In his private life Housman enjoyed country walks, gastronomy, air travel and making frequent visits to France, where he read “books which were banned in Britain as pornographic”[21] but he struck A. C. Benson, a fellow don, as being “descended from a long line of maiden aunts”.[22] #

  13. The Introduction to a work of reference is not a usual place for a man to disclose to the public the indignant ruminations of his spirit.

    Reminded me the preface to Русская транскрипция для языков зарубежного Востока (“Russian transcription of languages of the foreign East” – note how the Orient also includes the Soviet Orient). Russian Wikipedia relies on this book for its Cyrillic transliterations, so I took a look, and it starts:

    Необходимость установления единой русской транскрипции, обязательной для всех советских востоковедческих изданий, ни у кого сейчас , по-видимому, не вызывает сомнений. Вряд ли можно мириться дальше с таким положением, когда авторы различных работ по востоковедению, составители словарей и учебных руководств по языкам зарубежного Востока каждый раз заново устанавливают кажущуюся им лучшей русскую транскрипцию для того или другого восточного языка .

    В результате подобной практики у нас появляются такие издания, как, например « Экспортно-импортный словарь»¹ и «Краткий русско-китайский и китайско-русский внешнеторговый словарь»², в которых одни и те же китайские наименования товаров в русской транскрипции переданы различно. Например, в словаре П.В.Шелекасова: «котел» – ци⁴го¹ , «кран подъемный» – ци³-чжун⁴-цзи¹, «компрессор» – я¹-ци⁴-цзи¹, «кукуруза» – юй⁴-ми³, а в «Экспортно-импортном словаре» Шелекасова соответственно: ттьи го ттидджундьи, я-ттьидьи, июймии и др. Оба словаря содержат термины торговли, изданы Внешторгиздатом, выпущены в одном и том же году, однако допускают большой транскрипционный разнобой. Такой же разнобой обнаруживается в изданных у нас урду-русском³ и хинди-русском⁴ словарях.


    Вряд ли можно мириться … В результате подобной практики у нас появляются такие издания, …. are the classics of Soviet noble indignation:) It made me think that I never ever enoucnter this tone in English prefaces, and that the latter fact is a good thing.

  14. Lars Mathiesen says

    Most men are rather stupid, and most of those who are not stupid are, consequently, rather vain:

    present company excepted?

  15. Michael Hendry says

    The whole Housman lecture is well worth reading, and can be found here: There are plenty more bits of nasty wit spread through his reviews. Most don’t work outside of their often-recondite contexts, but some do, e.g. “Books such as the one under review are little better than interruptions to our studies.” I believe there was Supreme Court justice who was said to be one of the greatest wits ever to write in English, but you had to be a lawyer to get his jokes. Housman is rather like that: you have to be a classicist to get most of his.

    Returning to Dawe’s repertory, I’ve been trying for 30+ years to find a quotation closely connected with it. Unless I imagined it, either Dawe or another grouchy textual critic interested in Aeschylus (Hugh Lloyd-Jones? M. L. West?) wrote (perhaps in a review) that Dawe’s repertory showed that only 100 scholars had ever successfully emended Aeschylus. I believe ‘success’ was defined as having at least one of your emendations printed in the text (not just the apparatus criticus) of an edition edited by someone else. There may have been some requirement that it be an edition in a standard series: Oxford Classical Text, Teubner, Budé . . . these days, a Loeb would presumably count, since their standards have risen enormously in the last half-century.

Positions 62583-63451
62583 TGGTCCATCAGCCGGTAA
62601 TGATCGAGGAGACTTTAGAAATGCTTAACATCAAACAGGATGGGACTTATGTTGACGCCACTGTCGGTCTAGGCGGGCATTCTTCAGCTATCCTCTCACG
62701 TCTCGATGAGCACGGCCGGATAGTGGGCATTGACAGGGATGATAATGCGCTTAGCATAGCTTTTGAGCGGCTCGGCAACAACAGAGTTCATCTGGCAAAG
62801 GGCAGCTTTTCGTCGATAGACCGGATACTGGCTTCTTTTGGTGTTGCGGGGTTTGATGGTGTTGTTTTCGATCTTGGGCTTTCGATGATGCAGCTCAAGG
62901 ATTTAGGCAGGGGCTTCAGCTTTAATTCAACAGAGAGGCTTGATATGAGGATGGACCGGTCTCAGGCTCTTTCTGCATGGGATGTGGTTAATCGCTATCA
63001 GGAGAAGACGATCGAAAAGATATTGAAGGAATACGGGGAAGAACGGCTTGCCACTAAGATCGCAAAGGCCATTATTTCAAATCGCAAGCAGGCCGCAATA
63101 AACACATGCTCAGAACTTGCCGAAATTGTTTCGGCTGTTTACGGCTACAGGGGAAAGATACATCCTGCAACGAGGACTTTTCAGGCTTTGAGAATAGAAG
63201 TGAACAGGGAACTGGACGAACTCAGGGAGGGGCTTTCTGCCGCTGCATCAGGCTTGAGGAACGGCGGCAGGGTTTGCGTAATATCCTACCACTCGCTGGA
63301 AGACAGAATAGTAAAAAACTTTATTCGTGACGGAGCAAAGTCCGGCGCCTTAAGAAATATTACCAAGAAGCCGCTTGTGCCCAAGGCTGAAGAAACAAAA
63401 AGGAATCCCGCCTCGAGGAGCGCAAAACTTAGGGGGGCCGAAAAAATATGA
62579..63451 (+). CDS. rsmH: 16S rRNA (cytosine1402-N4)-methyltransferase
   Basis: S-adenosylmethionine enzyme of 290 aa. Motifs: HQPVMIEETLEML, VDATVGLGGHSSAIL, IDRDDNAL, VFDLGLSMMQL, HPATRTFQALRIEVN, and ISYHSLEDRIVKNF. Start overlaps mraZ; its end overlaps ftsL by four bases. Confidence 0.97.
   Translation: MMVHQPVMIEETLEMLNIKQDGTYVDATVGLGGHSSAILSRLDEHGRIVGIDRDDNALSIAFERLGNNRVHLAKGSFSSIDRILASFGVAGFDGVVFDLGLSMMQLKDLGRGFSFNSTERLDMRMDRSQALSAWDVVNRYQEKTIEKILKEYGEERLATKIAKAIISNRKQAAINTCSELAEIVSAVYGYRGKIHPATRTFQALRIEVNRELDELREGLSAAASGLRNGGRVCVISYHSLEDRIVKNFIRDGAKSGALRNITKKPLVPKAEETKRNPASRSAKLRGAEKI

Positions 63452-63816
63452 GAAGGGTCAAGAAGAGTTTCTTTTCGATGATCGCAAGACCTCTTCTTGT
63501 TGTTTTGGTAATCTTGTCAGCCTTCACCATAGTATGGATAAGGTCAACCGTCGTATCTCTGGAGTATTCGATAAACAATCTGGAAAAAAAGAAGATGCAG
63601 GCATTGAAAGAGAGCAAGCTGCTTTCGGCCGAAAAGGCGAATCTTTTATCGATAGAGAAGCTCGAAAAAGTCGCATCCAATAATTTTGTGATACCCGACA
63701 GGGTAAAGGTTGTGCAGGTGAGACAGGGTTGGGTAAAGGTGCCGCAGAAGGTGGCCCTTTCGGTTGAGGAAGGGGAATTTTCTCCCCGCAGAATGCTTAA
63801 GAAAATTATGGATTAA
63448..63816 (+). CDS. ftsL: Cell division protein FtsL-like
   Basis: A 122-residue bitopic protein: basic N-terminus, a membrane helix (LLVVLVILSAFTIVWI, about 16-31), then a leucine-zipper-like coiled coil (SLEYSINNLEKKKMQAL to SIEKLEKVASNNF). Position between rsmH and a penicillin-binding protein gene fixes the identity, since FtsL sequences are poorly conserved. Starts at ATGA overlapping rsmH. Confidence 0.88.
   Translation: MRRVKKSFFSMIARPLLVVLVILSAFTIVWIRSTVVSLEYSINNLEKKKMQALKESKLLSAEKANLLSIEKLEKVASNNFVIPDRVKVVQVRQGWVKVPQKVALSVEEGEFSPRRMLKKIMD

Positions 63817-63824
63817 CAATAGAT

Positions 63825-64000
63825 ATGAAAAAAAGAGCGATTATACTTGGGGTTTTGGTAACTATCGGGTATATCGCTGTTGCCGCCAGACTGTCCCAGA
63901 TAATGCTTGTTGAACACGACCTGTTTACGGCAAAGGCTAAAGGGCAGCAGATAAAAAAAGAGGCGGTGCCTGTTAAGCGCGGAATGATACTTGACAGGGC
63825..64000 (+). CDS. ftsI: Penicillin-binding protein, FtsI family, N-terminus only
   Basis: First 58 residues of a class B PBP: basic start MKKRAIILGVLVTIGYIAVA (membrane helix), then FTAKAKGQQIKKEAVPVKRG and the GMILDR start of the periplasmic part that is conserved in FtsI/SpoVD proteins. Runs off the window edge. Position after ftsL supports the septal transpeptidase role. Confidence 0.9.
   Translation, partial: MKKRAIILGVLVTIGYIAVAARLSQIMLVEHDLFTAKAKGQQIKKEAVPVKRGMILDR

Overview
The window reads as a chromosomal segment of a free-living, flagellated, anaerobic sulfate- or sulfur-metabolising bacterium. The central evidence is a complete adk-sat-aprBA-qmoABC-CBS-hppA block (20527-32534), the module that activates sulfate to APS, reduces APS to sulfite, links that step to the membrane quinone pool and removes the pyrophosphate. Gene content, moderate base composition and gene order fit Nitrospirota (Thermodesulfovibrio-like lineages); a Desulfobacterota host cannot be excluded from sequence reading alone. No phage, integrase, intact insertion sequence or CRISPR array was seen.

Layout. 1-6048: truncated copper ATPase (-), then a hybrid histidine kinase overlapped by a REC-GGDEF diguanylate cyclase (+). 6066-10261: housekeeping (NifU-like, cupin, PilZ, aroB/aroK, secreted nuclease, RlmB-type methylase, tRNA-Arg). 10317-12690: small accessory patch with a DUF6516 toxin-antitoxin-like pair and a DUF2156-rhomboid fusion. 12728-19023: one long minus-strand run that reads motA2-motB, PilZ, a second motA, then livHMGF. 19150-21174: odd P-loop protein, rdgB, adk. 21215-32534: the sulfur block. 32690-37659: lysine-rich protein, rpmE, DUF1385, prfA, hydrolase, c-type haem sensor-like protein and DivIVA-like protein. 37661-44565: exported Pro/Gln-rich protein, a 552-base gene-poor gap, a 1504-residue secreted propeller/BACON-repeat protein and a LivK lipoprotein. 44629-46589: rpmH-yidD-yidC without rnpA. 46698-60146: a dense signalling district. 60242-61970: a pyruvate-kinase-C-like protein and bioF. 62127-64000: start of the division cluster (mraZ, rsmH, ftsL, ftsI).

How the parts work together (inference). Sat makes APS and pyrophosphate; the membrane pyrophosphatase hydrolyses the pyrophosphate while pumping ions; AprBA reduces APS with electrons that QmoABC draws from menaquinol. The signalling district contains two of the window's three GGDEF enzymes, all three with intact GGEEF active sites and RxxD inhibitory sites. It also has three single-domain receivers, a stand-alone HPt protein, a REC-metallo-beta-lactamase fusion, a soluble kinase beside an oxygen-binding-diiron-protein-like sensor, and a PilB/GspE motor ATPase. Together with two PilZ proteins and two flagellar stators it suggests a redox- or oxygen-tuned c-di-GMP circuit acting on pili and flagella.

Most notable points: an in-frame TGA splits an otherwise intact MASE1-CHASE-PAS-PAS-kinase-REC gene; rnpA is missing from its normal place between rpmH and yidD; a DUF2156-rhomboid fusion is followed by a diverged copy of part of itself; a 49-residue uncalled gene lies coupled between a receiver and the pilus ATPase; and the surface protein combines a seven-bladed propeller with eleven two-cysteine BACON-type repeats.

Anyway, what I distinctly remember is that the author, after calculating the total emendators at exactly 100, added “99 Europeans and 1 American – no women, I’m afraid”. If true, all three numbers have undoubtedly increased, with more categories added. I believe the third-to-last editor of the Persians was a New Zealander, though he may have been the kind of conservative editor/commenter who ventures no emendations himself. I imagine there are at least 3-4 Americans now, and surely at least 1-2 women. (If Loebs count, I’m one of the Americans, having published my least interesting emendation ever – purely orthographic – on the Eumenides and convinced the latest Loeb editor.)

    I still hope to track down the quotation some day. It’s not at all the sort of thing I would have imagined: all three numbers were way lower than I would have guessed.

  16. David Eddyshaw says

    Enoch Powell was stupid in a way that only a very clever person can be.

    He actually edited the Oxford Classical Text edition of Thucydides; I’ve got a copy somewhere.

    WP credits him with a work called Cyfreithiau Hywel Dda Yn Ol Llyfr Blegywryd “The Laws of Hywel Dda according to the Book of Blegywryd.”

  17. J.W. Brewer says

    I know an American, rather older than myself, who studied classics as an undergraduate back in the Sixties and then did a year or so of graduate study in the U.K., I believe at the University of Edinburgh. At some point Powell stopped by the campus to deliver a guest lecture on a classics topic with no obvious relevance (and no parallels drawn by the lecturer) to any current political controversy, much less the various controversies that Powell was at the time in the newspapers for inveighing about. My friend said the lecture was very scholarly and it was bizarre-seeming that the fellow giving it also had the practical skills necessary to secure election and re-election to the national legislature in a modern country where the median voter had no knowledge of the learned languages.

  18. Enoch Powell was stupid in a way that only a very clever person can be.

    Indeed. That’s why the Tory party never trusted him — they prefer their leaders clever only in stupid ways. Although what’s been going on these past few years defies all metrics of stupidity. Boris read Literae Humaniores. Did he contribute any conjectures on Aeschylus?

  19. David Eddyshaw says

    Did he contribute any conjectures on Aeschylus?

    Nothing about Alexander B de P suggests that he has any love whatsoever for disinterested scholarship of any kind. Such pathological self-absorption precludes any effective interest in anything not of immediate utility.*